Well, largely yes – you have the display and below it you have the five row keyboard. But on closer inspection, you will notice the phone’s size, which is bigger than most BlackBerry devices we have used. The 3.5 inch display is the biggest we have seen on a QWERTY BlackBerry, the Passport excepted, and at 177 grammes, this is not exactly featherlight.

Will it turn heads, like the Passport did?

That’s quite a benchmark, actually. The Passport has been perhaps the most attention grabbing we used last year (along with the Vibe X2) because of its unique design. The Classic is quietly elegant. You are not going to have people asking you about it when you place it on a table, but it is by no means bad looking, with its dotted finish back, steel frame and steel accents right across the keyboard. We also like the “Classic” written next to the 8.0-megapixel camera on the back. To answer your question directly – no, it won’t get the attention that the Passport did. But you are not going to feel like hiding it at all. (you can read more about the Classic’s appearance in our first impressions of the device)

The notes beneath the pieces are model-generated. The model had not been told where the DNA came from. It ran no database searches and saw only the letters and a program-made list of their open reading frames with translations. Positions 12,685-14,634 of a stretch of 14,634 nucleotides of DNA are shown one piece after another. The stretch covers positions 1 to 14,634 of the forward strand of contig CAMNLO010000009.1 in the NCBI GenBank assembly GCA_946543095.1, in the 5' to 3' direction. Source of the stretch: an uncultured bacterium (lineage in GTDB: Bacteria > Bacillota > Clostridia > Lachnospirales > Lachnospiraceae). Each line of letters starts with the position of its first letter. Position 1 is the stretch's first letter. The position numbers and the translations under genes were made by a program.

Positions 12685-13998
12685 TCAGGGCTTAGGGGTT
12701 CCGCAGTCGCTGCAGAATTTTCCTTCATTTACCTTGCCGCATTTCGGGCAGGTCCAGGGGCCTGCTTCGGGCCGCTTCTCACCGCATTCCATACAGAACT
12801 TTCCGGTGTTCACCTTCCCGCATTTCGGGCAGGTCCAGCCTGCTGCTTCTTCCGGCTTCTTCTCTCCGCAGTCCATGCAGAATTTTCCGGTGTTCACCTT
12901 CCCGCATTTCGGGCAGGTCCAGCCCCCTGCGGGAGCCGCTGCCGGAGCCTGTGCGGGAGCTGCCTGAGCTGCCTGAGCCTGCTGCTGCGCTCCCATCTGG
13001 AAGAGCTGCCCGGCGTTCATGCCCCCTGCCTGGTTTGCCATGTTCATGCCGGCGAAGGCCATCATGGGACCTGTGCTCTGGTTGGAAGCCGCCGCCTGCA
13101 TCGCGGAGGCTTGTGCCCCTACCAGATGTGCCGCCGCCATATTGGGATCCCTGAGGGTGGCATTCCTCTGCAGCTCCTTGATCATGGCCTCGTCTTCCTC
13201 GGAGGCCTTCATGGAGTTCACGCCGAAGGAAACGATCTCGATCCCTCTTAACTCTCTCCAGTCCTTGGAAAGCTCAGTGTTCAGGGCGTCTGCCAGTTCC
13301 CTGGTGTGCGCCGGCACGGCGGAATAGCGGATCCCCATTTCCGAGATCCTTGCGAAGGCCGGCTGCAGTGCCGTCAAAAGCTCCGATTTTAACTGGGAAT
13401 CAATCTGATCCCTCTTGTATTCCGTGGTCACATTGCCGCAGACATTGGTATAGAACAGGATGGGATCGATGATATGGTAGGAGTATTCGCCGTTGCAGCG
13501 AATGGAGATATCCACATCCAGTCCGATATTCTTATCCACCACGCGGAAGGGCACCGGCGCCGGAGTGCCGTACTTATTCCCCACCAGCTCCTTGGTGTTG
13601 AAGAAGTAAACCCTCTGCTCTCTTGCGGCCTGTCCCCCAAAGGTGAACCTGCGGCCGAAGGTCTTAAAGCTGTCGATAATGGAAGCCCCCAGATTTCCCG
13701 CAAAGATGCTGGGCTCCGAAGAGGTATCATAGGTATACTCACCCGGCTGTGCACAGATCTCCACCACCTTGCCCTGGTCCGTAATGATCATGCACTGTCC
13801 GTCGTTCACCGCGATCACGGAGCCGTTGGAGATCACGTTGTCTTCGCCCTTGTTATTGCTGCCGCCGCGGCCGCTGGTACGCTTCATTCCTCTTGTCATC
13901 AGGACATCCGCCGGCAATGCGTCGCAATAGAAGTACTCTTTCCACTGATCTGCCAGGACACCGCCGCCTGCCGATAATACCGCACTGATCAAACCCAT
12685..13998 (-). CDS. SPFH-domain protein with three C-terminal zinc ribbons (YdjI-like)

Right, but does it have the kind of hardware that the Passport did?

Straight off, no, it does not. But then, you have to consider that this is a much lower priced device (the Classic retails at Rs 31,990, which is more than a third lesser than the Rs 49,990 of the Passport).

Fine. For Rs 31,990, does it have hardware that justifies its price tag? I could get something like the very high end Vibe Z2 Pro for just a little more or the OnePlus One for much lesser.

There are two ways of looking at the hardware onboard – in Android terms and in BlackBerry terms. We would not recommend looking at it in Android terms simply because, hey, this is not an Android device, and we have never been big fans of the comparing peaches and oranges club. So if you are the type that wants an octa core processor, stacks of RAM, and double digit megapixel cameras, this is not the phone for you.